June 2020

I’ve been back in the UK for over a year. So much has changed and I am not just referring to the Covid pandemic. It seems as though we can talk about nothing else and it dominates every aspect of our lives. There has been talk of war on the virus, conquer and defeat, but with little regard to the actual facts of the matter.

Viruses aren’t at war in the classic sense; they just use other living creatures to propagate and survive. True parasites, they do invade our cells and it is not the politicians who fight them, rather our bodies; unfortunately, it is our immune systems responding to the alien, that causes reactions so severe that will for some, make us very ill. Viruses are a highly successful species in evolutionary terms, adapting themselves to suit their ongoing transmission.We are unwilling victims of course and there are many who have succumbed. Yet life goes on and how quickly we accept the situation, if it is not us who are mourning the death of a loved one.

As I write, a member of my wider family is still struggling between life and death after 2 months in intensive care, separated from his loved ones. A personal encounter of this sort, takes all levity out of the situation. An unpredictable danger, a threat to be taken seriously.

Of course there are positives to the pandemic . Our unstable world, which has been ravished by man’s selfish and thoughtless use of its resources, has a chance to recover, just a little. And many of us as individuals have been stopped in our tracks and made to think about what exactly is important to us.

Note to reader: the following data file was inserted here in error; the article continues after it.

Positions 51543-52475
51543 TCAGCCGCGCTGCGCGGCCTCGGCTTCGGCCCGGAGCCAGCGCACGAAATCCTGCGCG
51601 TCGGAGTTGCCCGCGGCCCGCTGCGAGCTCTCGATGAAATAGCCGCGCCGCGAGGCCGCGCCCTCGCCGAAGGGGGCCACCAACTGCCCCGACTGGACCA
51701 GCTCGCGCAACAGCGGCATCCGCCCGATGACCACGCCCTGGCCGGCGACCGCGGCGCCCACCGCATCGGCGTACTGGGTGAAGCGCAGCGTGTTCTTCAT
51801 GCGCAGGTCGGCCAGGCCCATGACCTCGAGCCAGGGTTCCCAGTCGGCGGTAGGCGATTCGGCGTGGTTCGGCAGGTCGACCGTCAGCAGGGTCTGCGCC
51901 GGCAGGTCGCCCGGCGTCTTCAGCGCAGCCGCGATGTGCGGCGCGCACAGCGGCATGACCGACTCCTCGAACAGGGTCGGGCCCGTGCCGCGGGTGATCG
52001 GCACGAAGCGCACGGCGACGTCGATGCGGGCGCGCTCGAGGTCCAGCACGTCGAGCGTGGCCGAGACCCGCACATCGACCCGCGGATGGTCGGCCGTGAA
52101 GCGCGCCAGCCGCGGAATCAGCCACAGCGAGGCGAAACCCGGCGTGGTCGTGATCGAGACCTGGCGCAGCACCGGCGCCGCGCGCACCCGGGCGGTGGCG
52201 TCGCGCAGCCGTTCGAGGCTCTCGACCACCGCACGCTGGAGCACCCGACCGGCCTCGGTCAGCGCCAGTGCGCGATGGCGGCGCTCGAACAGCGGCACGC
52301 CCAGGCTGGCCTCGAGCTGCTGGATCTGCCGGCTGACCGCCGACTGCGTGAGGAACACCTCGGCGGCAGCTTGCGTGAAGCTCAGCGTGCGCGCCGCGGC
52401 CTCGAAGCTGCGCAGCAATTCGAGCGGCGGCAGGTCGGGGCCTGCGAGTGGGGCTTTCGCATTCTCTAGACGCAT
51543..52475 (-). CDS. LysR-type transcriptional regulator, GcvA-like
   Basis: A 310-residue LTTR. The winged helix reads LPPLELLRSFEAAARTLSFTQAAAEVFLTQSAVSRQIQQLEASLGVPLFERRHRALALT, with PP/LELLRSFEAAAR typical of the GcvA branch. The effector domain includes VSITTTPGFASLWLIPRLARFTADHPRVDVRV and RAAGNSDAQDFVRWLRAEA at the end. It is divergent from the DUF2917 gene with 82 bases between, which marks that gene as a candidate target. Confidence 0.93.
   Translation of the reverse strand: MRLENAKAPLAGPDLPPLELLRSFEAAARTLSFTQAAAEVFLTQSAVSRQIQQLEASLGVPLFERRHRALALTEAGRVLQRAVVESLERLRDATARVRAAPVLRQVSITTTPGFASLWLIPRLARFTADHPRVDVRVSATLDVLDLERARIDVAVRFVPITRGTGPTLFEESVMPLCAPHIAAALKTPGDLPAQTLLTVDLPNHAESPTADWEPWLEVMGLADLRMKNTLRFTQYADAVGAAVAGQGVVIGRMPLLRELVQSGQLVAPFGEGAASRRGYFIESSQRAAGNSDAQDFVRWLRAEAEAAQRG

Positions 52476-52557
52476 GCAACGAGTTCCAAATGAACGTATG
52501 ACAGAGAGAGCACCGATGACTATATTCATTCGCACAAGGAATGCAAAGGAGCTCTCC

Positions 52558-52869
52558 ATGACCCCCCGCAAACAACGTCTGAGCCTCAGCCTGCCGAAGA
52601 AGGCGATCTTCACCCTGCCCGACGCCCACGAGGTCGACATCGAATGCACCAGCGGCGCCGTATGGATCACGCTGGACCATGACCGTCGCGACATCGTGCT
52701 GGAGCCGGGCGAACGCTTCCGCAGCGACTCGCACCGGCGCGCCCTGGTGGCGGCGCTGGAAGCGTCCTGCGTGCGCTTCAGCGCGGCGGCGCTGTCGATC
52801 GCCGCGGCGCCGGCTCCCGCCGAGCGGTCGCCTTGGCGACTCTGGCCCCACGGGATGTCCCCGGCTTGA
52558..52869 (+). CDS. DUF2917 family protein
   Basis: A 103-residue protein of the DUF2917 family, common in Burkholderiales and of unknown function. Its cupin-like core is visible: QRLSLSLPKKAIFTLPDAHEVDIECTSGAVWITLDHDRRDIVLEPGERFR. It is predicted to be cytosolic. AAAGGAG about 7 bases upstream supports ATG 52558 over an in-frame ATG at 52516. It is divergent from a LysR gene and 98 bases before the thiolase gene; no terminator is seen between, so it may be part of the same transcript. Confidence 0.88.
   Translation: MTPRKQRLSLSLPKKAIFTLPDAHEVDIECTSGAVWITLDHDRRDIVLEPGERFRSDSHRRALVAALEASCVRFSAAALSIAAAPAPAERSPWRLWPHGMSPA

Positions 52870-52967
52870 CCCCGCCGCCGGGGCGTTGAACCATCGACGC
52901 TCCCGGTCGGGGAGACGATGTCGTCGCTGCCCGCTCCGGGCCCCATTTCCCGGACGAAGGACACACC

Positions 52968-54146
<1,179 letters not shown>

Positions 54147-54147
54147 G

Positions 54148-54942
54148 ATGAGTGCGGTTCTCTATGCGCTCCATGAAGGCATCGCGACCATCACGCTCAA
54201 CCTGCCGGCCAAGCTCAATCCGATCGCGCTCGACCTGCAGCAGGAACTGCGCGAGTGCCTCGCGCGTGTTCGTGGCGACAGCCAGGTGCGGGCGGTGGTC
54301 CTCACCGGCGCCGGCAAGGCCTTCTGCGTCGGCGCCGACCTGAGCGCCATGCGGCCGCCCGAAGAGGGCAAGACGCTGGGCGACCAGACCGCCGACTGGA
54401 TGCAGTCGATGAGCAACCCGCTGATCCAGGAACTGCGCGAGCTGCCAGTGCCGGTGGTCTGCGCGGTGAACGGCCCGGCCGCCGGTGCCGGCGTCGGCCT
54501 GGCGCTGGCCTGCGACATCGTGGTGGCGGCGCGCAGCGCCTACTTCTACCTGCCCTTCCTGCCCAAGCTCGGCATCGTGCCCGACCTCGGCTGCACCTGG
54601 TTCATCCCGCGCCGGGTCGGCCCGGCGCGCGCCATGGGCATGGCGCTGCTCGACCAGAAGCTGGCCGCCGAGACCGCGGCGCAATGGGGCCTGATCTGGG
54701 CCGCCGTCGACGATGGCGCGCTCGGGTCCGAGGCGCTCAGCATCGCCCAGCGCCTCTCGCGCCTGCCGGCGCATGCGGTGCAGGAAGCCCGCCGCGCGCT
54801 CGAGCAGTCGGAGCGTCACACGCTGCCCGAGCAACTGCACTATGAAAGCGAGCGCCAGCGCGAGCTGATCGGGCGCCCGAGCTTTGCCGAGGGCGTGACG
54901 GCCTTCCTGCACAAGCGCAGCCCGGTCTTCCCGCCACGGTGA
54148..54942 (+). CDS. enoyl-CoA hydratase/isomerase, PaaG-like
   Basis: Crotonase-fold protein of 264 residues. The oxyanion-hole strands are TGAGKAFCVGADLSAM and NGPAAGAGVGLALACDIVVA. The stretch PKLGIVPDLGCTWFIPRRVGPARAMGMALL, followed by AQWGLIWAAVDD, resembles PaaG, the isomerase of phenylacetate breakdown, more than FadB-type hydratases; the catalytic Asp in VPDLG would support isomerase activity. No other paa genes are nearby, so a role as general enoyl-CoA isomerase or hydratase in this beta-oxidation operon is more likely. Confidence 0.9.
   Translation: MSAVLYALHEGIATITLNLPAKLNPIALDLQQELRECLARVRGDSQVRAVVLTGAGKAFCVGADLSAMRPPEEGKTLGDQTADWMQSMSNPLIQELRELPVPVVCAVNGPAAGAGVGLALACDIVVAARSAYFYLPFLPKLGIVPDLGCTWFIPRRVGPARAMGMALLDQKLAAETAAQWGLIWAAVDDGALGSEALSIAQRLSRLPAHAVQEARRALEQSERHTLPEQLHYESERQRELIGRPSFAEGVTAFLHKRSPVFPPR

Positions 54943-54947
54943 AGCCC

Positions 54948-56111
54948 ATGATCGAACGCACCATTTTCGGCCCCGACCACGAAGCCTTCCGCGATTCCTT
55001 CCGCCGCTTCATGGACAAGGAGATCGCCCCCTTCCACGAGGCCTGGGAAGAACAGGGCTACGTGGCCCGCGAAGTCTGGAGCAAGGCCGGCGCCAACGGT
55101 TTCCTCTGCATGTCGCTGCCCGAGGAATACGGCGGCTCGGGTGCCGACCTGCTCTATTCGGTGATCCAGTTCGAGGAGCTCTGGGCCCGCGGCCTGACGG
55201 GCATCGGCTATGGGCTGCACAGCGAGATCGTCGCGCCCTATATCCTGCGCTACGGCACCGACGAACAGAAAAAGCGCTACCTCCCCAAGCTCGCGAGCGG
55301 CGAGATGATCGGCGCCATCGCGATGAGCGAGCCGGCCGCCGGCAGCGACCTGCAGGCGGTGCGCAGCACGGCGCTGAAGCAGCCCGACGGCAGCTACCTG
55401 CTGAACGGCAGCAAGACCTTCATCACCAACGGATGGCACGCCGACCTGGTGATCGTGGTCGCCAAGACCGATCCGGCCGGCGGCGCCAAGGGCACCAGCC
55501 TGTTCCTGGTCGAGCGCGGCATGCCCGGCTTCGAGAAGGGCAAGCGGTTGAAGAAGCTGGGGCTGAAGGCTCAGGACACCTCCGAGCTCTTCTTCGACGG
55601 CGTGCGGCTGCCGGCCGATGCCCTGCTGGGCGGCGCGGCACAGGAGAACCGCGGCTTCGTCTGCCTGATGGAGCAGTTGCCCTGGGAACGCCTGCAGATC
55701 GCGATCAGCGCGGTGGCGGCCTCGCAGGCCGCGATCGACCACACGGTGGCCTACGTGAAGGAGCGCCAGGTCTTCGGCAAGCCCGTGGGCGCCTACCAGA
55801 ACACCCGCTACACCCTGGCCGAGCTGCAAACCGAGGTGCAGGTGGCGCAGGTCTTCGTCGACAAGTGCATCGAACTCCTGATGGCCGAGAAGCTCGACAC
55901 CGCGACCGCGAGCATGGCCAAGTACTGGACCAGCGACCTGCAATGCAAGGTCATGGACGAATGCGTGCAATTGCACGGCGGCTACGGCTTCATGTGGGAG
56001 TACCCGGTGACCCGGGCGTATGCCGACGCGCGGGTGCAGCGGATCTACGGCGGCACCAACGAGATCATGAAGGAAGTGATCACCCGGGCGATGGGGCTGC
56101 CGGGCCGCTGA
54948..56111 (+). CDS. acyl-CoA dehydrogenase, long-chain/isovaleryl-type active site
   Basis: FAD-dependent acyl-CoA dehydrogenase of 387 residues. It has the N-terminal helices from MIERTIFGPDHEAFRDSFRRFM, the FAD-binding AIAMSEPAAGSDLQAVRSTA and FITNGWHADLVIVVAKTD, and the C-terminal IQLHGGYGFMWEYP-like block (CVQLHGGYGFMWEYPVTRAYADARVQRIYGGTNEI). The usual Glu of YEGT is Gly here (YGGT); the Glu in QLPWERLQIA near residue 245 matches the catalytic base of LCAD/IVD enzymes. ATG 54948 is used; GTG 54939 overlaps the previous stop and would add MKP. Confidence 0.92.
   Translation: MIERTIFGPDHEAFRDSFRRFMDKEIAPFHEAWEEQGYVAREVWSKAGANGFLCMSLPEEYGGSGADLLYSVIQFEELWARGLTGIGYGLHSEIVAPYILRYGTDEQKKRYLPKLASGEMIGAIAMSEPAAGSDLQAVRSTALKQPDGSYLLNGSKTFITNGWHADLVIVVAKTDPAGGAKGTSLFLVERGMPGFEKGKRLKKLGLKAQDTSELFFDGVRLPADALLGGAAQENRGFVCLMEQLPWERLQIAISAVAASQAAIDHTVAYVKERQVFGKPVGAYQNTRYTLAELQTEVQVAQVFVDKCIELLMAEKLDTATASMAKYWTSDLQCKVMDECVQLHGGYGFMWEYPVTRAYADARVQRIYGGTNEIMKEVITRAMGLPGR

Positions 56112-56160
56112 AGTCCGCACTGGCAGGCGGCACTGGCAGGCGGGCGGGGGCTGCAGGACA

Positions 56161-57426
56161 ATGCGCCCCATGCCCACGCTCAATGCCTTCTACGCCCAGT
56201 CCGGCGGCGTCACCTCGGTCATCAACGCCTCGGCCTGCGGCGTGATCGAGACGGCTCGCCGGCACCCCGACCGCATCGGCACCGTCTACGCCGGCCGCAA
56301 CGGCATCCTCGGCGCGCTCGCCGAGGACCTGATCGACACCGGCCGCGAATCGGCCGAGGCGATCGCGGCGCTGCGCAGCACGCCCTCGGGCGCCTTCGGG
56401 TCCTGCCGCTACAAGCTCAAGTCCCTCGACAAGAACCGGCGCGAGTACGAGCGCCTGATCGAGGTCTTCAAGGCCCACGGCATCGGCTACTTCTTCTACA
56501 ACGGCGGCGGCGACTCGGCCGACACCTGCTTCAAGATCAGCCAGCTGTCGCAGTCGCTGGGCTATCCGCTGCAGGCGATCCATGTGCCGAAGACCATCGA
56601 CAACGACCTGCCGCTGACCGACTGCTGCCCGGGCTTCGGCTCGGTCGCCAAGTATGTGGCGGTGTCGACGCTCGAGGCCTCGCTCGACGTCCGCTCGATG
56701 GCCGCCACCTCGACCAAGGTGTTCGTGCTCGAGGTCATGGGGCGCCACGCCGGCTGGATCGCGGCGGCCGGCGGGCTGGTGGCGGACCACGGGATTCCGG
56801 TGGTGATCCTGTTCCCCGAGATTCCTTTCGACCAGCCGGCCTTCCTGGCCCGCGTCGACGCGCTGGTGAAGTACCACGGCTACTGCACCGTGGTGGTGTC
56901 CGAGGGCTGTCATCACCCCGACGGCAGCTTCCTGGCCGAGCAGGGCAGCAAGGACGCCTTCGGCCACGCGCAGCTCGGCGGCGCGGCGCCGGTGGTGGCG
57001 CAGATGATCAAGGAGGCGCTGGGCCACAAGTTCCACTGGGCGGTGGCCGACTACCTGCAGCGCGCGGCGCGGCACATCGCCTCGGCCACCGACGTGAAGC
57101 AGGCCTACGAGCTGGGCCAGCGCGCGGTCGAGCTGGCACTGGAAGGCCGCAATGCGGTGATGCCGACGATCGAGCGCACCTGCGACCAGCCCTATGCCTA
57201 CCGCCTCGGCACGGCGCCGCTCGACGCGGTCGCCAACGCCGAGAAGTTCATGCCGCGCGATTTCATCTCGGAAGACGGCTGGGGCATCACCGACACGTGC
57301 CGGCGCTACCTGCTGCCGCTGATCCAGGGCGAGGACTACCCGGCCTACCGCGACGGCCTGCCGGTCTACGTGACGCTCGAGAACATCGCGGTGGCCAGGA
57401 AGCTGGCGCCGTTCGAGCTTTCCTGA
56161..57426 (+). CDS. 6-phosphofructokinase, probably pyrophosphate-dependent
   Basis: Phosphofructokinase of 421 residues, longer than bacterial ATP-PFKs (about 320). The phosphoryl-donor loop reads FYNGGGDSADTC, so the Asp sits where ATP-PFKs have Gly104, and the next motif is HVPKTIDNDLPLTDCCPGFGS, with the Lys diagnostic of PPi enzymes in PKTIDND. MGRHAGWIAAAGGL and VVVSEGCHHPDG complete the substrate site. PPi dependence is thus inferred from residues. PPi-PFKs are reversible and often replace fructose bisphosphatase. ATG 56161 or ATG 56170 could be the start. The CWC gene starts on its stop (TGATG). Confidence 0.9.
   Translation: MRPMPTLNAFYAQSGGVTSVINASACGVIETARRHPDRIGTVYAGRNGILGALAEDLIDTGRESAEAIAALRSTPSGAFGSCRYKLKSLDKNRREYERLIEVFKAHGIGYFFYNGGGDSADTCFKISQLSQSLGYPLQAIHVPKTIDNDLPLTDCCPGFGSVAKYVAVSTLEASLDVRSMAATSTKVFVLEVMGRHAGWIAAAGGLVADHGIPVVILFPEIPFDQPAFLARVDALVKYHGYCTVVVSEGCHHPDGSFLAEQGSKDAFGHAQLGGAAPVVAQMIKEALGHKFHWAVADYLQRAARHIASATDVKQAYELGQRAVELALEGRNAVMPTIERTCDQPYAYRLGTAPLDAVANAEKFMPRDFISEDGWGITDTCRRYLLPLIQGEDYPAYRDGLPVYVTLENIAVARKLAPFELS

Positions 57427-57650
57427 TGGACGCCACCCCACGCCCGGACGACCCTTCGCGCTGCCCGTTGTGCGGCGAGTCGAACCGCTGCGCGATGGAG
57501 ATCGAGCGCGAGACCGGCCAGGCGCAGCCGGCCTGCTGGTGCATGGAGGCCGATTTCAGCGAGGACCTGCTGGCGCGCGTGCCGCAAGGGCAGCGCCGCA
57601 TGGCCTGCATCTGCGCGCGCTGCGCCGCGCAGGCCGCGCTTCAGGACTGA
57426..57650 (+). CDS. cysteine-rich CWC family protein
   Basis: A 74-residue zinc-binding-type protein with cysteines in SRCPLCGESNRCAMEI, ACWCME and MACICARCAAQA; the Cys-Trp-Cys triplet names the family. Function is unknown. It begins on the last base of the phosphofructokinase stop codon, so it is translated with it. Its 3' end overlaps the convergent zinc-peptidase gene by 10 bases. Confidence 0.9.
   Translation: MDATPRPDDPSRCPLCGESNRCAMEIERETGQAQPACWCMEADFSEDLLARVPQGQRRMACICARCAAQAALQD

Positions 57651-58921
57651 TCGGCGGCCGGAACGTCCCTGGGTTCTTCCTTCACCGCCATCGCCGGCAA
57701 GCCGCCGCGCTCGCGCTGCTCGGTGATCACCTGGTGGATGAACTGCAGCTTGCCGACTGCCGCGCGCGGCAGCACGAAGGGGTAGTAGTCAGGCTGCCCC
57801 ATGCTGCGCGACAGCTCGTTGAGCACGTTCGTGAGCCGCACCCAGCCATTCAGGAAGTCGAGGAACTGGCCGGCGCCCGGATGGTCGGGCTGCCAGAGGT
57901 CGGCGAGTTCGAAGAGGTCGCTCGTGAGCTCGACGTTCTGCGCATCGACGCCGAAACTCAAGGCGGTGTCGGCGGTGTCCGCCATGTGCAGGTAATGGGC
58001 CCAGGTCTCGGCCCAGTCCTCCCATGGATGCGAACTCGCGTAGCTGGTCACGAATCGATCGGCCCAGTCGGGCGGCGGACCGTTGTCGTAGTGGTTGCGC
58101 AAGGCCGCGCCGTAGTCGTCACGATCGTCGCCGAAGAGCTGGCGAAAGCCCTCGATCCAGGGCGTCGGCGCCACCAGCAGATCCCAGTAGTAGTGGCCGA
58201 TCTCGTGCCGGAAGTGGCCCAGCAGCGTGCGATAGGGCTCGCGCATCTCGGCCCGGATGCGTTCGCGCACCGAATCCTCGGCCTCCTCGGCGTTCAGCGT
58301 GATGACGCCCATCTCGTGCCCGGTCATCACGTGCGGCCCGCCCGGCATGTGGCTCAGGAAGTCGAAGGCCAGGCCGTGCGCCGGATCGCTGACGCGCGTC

It is heartening to discover how many people are enjoying the freedom that restriction brings. An oxymoron if ever there was one. The musts and oughts have had to take a break and with it, comes time; time for reflection, time to read, time to write.

Not true for everyone of course. Mindful that my job as an Emergency doctor here in the UK, is very different from what some of my international counterparts are experiencing. I am grateful that doctors in the UK do get time off; fortunate too that we have not experienced the overwhelming intensity of some hospitals in Europe, China and the States have encountered. Some flooded with seriously ill patients suffering with covid, that has happened in too many places the world over.

I am not saying that working life has been easy. It was extremely stressful as we prepared, not knowing how exactly the pandemic would ‘hit’. But, when it did, facing our fears brought a modicum of relief, though not of course for the patients and families who needed our services.

Many troubling events the world over. Institutional racism, homophobia, fascism, religious bigotry, communism and many other unnamed injustices. I just don’t know how to navigate through the overwhelming news of atrocity after atrocity. I feel intensely for a while, whether it is anger or sadness or the hopelessness of it all. But I cannot carry it, and I turn away, forget and move on. I cannot change the world, I am no god. So where is the line between apathy and responsibility?

Sitting in the sunshine, watching birds at our feeders, loving the blue skies and the spring flowers. I know that I am lucky; one of the wealthy few in world terms, I have a garden and a house, food on the table and a job to go to. Is it enough to be grateful, I ask myself and sigh, because I have no answers.

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